GPs have been asked to increase their efforts to provide influenza vaccinations to preschool children, in a letter outlining the national flu immunisation programme for 2018/19.
The letter, issued by the Department of Health and Social Care, Public Health England and NHS England, announced that the programme would be extended to children in year five of primary school.
This would mean that all children aged two to nine would be covered from the 31 August 2018, with two and three year olds being offered the vaccinations through GP practices and those aged four to nine being vaccinated through their schools.
However, the letter also asked that ‘increased effort is given to the vaccination of preschool children as uptake is not as high as in schools’, with under fives having the ‘highest rate of hospital admissions for flu of all age groups’.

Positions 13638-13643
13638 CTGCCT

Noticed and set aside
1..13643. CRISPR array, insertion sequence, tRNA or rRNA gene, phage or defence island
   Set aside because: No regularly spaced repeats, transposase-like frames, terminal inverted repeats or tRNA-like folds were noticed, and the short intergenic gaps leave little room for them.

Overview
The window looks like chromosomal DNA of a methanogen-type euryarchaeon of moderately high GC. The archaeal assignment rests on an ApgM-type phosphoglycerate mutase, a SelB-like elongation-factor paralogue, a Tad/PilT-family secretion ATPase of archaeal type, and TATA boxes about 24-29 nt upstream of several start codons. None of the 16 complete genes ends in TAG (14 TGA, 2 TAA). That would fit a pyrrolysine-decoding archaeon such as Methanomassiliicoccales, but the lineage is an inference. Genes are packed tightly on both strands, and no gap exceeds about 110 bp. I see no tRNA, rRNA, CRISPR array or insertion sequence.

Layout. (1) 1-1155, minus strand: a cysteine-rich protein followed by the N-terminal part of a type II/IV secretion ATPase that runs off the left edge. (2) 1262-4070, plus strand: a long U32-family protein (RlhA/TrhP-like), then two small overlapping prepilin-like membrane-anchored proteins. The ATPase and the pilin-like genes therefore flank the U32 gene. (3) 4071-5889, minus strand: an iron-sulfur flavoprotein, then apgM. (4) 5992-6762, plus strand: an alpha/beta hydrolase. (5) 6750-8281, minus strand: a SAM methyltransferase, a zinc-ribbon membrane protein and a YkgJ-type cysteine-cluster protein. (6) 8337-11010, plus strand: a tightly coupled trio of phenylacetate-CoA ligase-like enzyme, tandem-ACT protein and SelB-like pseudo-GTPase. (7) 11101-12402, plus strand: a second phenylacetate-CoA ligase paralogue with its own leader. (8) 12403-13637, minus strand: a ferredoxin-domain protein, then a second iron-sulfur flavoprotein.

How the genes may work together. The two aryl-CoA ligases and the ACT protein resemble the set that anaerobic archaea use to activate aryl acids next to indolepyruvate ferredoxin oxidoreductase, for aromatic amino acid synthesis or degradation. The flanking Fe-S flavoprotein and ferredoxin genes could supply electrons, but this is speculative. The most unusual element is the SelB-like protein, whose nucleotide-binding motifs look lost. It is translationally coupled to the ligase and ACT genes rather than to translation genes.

The flu vaccination uptake targets for 2018/19 were stated as similar to previous years, with a 75% goal for eligible adults and an interim ambition of 75% for at-risk groups.
For children, the targets of at least 48% and 65% have been set for preschool and school age children respectively.
The lower aim for preschool children was specified to reflect the difficulty in achieving uptake in general practice, when compared to school schemes.
This guidance follows confusion earlier this year around flu vaccination orders, which led to NHS England issuing a freeze on all practice orders before changing their initial instruction.
GPs have since been told to offer the adjuvanted trivalent vaccine for all 65s and over and the quadrivalent vaccine for at-risk patients between the ages of 18 and 64.